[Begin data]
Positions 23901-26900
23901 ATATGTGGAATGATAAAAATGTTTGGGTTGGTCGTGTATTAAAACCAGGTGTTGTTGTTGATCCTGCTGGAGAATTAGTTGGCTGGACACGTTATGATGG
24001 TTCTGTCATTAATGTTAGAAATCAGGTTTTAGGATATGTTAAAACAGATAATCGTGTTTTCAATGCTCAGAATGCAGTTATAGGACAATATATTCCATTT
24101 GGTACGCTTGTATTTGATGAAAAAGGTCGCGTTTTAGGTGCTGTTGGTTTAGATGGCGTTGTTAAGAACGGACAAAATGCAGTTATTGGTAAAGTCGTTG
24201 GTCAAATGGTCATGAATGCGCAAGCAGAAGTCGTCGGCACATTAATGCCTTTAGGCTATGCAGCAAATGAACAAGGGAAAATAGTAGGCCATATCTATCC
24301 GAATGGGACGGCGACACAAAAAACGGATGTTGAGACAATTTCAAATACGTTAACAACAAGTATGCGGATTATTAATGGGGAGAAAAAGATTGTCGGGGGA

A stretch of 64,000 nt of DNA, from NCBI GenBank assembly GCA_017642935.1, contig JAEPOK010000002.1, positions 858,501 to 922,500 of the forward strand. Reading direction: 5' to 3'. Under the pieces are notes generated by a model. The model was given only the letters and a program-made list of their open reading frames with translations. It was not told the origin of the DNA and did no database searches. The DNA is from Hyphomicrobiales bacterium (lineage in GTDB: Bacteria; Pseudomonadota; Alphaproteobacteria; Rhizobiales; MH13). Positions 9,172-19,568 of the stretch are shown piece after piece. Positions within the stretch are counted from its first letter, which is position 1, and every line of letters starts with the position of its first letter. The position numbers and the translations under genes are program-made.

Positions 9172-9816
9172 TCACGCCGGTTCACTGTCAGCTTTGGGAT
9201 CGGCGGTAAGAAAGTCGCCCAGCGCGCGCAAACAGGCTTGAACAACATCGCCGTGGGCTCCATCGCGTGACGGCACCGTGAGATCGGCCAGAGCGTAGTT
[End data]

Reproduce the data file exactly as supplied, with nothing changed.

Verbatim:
Positions 23901-26900
23901 ATATGTGGAATGATAAAAATGTTTGGGTTGGTCGTGTATTAAAACCAGGTGTTGTTGTTGATCCTGCTGGAGAATTAGTTGGCTGGACACGTTATGATGG
24001 TTCTGTCATTAATGTTAGAAATCAGGTTTTAGGATATGTTAAAACAGATAATCGTGTTTTCAATGCTCAGAATGCAGTTATAGGACAATATATTCCATTT
24101 GGTACGCTTGTATTTGATGAAAAAGGTCGCGTTTTAGGTGCTGTTGGTTTAGATGGCGTTGTTAAGAACGGACAAAATGCAGTTATTGGTAAAGTCGTTG
24201 GTCAAATGGTCATGAATGCGCAAGCAGAAGTCGTCGGCACATTAATGCCTTTAGGCTATGCAGCAAATGAACAAGGGAAAATAGTAGGCCATATCTATCC
24301 GAATGGGACGGCGACACAAAAAACGGATGTTGAGACAATTTCAAATACGTTAACAACAAGTATGCGGATTATTAATGGGGAGAAAAAGATTGTCGGGGGA

A stretch of 64,000 nt of DNA, from NCBI GenBank assembly GCA_017642935.1, contig JAEPOK010000002.1, positions 858,501 to 922,500 of the forward strand. Reading direction: 5' to 3'. Under the pieces are notes generated by a model. The model was given only the letters and a program-made list of their open reading frames with translations. It was not told the origin of the DNA and did no database searches. The DNA is from Hyphomicrobiales bacterium (lineage in GTDB: Bacteria; Pseudomonadota; Alphaproteobacteria; Rhizobiales; MH13). Positions 9,172-19,568 of the stretch are shown piece after piece. Positions within the stretch are counted from its first letter, which is position 1, and every line of letters starts with the position of its first letter. The position numbers and the translations under genes are program-made.

Positions 9172-9816
9172 TCACGCCGGTTCACTGTCAGCTTTGGGAT
9201 CGGCGGTAAGAAAGTCGCCCAGCGCGCGCAAACAGGCTTGAACAACATCGCCGTGGGCTCCATCGCGTGACGGCACCGTGAGATCGGCCAGAGCGTAGTT